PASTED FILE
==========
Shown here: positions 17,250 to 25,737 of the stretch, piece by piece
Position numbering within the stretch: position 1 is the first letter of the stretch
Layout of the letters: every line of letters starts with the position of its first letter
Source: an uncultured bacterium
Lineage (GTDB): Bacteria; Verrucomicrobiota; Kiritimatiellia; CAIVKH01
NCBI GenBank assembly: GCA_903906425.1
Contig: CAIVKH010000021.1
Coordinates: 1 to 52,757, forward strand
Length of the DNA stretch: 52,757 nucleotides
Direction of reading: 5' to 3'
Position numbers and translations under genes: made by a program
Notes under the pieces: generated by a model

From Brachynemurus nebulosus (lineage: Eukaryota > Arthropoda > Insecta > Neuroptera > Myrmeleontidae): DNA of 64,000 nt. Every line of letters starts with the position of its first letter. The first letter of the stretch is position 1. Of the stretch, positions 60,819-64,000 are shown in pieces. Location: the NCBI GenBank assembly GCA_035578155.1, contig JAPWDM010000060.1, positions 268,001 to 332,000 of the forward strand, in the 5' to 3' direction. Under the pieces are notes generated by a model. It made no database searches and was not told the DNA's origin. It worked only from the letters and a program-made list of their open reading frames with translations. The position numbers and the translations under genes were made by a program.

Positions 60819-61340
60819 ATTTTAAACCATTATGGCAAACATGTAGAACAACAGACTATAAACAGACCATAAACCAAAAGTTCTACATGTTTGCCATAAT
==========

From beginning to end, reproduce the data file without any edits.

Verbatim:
Shown here: positions 17,250 to 25,737 of the stretch, piece by piece
Position numbering within the stretch: position 1 is the first letter of the stretch
Layout of the letters: every line of letters starts with the position of its first letter
Source: an uncultured bacterium
Lineage (GTDB): Bacteria; Verrucomicrobiota; Kiritimatiellia; CAIVKH01
NCBI GenBank assembly: GCA_903906425.1
Contig: CAIVKH010000021.1
Coordinates: 1 to 52,757, forward strand
Length of the DNA stretch: 52,757 nucleotides
Direction of reading: 5' to 3'
Position numbers and translations under genes: made by a program
Notes under the pieces: generated by a model

From Brachynemurus nebulosus (lineage: Eukaryota > Arthropoda > Insecta > Neuroptera > Myrmeleontidae): DNA of 64,000 nt. Every line of letters starts with the position of its first letter. The first letter of the stretch is position 1. Of the stretch, positions 60,819-64,000 are shown in pieces. Location: the NCBI GenBank assembly GCA_035578155.1, contig JAPWDM010000060.1, positions 268,001 to 332,000 of the forward strand, in the 5' to 3' direction. Under the pieces are notes generated by a model. It made no database searches and was not told the DNA's origin. It worked only from the letters and a program-made list of their open reading frames with translations. The position numbers and the translations under genes were made by a program.

Positions 60819-61340
60819 ATTTTAAACCATTATGGCAAACATGTAGAACAACAGACTATAAACAGACCATAAACCAAAAGTTCTACATGTTTGCCATAAT